Are casual employees beneficial to your business or really hidden liabilities?
Many businesses consider casual employees a flexible and low risk option. The cost-benefit analysis most business owners run tends to go like this (in summary):
“In exchange for the higher hourly rate, I don’t need to pay annual leave or sick leave, and they cannot claim unfair dismissal…” (or something to that effect).
Last week’s Full Federal Court decision in WorkPac Pty Ltd v Skene  FCAFC 131 has got a lot of employers reconsidering their approach to casual staff. If it hasn’t then it should. This is because the Court found that although the employee in that case, Mr Skene, was designated “a casual” by WorkPac, he worked regular hours and, as such, was entitled to annual leave.
A casual employee is one who has no expectation of ongoing work and no guaranteed or set hours of work. A casual employee may be available to work regular or fixed hours of work, but ultimately works irregular hours of work. This is a true casual.
It is also a description of casual employment that is consistent with the Court’s exploration of the term “casualness”, which focused on there being no firm, advance commitment about hours of work.
Under the Fair Work Act 2009 (Cth) (Act), a casual is not entitled to be paid sick or annual leave but will be eligible to various types of unpaid leave such as carer’s leave.
Long term casuals
There is no definition in the Act for a “casual employee”. There is, however a definition for the term “long term casual employee”, which is a casual employee who works on a regular and systematic basis for period of time during at least a 12-month time frame or longer.
Long term casuals stay as casual employees unless they formally change to full-time or part-time employment. They don’t automatically become permanent employees, even if they are called ‘permanent casual’. They get their casual entitlements regardless of how regularly they work or how long they work for.
After 12 months of regular employment, and if it’s likely the regular employment will continue, a casual employee can:
- Request flexible working arrangements
- Take parental leave.
The Act does not provide that a long term casual is entitled to paid leave (or notice of termination of employment), which is another reason why the WorkPac decision has shocked employers.
The WorkPac decision means that casuals (particularly long term casuals) may be able to claim annual leave where they work fixed or predictable hours, as Mr Skene did.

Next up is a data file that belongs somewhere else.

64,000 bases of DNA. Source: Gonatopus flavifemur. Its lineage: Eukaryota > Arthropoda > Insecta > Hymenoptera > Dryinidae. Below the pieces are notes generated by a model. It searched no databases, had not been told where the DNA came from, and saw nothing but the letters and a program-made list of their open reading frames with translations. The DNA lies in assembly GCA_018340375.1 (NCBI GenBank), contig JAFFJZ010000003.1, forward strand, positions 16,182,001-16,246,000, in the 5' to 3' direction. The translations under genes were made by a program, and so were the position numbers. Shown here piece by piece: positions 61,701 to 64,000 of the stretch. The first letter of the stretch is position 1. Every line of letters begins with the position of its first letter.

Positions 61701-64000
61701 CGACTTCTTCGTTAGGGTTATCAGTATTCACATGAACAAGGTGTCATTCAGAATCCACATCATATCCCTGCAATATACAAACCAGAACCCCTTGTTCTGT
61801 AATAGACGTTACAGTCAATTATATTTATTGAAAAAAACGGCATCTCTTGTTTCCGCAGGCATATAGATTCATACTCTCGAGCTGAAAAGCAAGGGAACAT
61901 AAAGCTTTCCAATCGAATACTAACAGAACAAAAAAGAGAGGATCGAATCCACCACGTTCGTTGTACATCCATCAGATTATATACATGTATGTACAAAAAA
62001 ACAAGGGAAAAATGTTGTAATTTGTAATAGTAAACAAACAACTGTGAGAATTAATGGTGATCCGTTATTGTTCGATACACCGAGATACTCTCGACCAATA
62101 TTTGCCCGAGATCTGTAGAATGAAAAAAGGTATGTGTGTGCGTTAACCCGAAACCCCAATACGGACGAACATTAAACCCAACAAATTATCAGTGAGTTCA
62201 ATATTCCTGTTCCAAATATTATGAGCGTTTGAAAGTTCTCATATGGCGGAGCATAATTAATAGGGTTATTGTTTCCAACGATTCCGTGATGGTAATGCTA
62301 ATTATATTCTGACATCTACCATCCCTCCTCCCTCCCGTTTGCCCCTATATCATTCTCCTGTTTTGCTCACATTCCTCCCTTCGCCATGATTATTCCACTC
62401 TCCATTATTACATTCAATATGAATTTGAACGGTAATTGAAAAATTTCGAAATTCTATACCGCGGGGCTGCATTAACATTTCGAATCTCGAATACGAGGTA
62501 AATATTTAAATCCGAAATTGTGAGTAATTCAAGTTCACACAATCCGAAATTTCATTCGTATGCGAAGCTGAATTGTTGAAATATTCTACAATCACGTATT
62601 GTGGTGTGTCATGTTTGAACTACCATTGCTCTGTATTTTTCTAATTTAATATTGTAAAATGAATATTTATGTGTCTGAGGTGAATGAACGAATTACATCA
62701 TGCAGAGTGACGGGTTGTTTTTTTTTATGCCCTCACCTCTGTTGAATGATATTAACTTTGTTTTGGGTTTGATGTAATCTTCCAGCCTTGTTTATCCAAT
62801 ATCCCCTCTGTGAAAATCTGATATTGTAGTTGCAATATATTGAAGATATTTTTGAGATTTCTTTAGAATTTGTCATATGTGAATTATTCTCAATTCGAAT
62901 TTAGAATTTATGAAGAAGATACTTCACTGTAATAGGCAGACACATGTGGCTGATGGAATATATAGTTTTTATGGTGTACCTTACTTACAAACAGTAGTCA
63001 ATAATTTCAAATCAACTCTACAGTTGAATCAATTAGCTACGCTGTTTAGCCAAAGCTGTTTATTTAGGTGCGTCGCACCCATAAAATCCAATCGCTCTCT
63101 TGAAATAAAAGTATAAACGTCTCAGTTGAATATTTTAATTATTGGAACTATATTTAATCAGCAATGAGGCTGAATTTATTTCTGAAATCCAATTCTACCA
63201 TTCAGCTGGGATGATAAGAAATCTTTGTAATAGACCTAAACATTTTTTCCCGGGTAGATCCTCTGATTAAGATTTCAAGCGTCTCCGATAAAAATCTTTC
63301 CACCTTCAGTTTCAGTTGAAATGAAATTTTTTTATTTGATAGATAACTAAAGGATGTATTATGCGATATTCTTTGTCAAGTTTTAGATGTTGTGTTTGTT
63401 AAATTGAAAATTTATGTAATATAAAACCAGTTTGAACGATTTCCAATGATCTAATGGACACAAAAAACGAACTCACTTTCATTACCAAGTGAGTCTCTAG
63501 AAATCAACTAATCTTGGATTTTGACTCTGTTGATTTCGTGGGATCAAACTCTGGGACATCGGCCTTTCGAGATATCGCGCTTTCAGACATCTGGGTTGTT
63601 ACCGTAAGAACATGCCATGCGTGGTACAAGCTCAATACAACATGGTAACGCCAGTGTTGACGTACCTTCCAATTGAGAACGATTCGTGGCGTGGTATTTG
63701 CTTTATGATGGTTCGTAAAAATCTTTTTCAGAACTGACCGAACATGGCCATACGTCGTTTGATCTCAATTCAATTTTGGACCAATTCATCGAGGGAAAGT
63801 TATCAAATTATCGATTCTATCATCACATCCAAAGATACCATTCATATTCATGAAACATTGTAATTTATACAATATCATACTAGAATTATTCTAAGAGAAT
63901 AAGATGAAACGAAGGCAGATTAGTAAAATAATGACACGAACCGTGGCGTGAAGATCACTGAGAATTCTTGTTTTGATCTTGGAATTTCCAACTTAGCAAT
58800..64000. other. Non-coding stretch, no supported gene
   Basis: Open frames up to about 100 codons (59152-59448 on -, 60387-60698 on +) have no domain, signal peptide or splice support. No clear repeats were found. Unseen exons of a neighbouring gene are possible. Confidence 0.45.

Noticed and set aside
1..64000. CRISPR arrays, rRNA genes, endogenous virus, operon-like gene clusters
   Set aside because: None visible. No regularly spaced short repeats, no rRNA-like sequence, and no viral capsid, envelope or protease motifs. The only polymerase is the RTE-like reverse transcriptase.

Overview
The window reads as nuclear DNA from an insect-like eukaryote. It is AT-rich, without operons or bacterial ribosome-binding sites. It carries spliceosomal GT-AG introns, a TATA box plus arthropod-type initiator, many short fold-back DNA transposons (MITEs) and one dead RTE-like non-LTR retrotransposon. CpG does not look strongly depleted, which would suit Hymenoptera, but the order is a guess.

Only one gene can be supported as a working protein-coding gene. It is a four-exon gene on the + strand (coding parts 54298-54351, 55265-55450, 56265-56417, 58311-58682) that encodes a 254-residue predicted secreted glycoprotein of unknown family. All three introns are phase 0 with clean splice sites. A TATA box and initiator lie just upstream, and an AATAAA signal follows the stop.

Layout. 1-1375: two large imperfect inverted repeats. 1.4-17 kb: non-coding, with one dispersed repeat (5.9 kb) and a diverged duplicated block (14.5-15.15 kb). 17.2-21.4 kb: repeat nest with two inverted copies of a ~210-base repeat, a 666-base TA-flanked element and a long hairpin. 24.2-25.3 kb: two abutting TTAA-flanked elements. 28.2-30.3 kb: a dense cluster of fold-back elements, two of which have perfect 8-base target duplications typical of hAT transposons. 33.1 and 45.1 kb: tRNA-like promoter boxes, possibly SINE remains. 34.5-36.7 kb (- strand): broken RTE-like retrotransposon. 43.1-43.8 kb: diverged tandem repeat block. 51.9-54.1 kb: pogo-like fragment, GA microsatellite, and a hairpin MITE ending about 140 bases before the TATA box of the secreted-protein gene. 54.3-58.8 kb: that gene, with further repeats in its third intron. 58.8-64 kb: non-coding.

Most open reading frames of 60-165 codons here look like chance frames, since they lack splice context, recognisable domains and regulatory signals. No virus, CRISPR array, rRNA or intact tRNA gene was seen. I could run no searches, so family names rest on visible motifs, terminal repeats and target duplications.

This recent Court ruling means businesses with casual employees:
- Must pay immediate, close attention to any casual who has been employed for 12 months or longer;
- Need to examine the length of time the casual employees have worked for the business, and their hours of work over that period of employment. They need to consider whether those casuals have regular or set hours of work if so, take advice;
- Cannot just use the term casual for convenience. Business owners need to make sure, the casual employee fits within the true definition of a casual and cannot rely on “designating” an employee a casual (whether through an agreement, a payslip or written employment contract). It also does not matter if the employee agrees to or wants to be a casual;
- Pay the casual loading and make it clear. In the WorkPac case, it was not clear that the flat rate included the casual loading, which was problematic for the business
- Conduct regular self-audits. Monitoring your workforce (especially your employees) should become a standard business practice; and
- Have employment contracts legally drafted. This will minimise the risk of casuals succeeding in asserting they are a permanent employee or otherwise double-dipping on loading and leave.
Businesses with even one casual employee should pause and do a self-audit of their workforce; it is imperative to know and understand the make-up and risk profile of your workforce when it comes to compliance with industrial laws.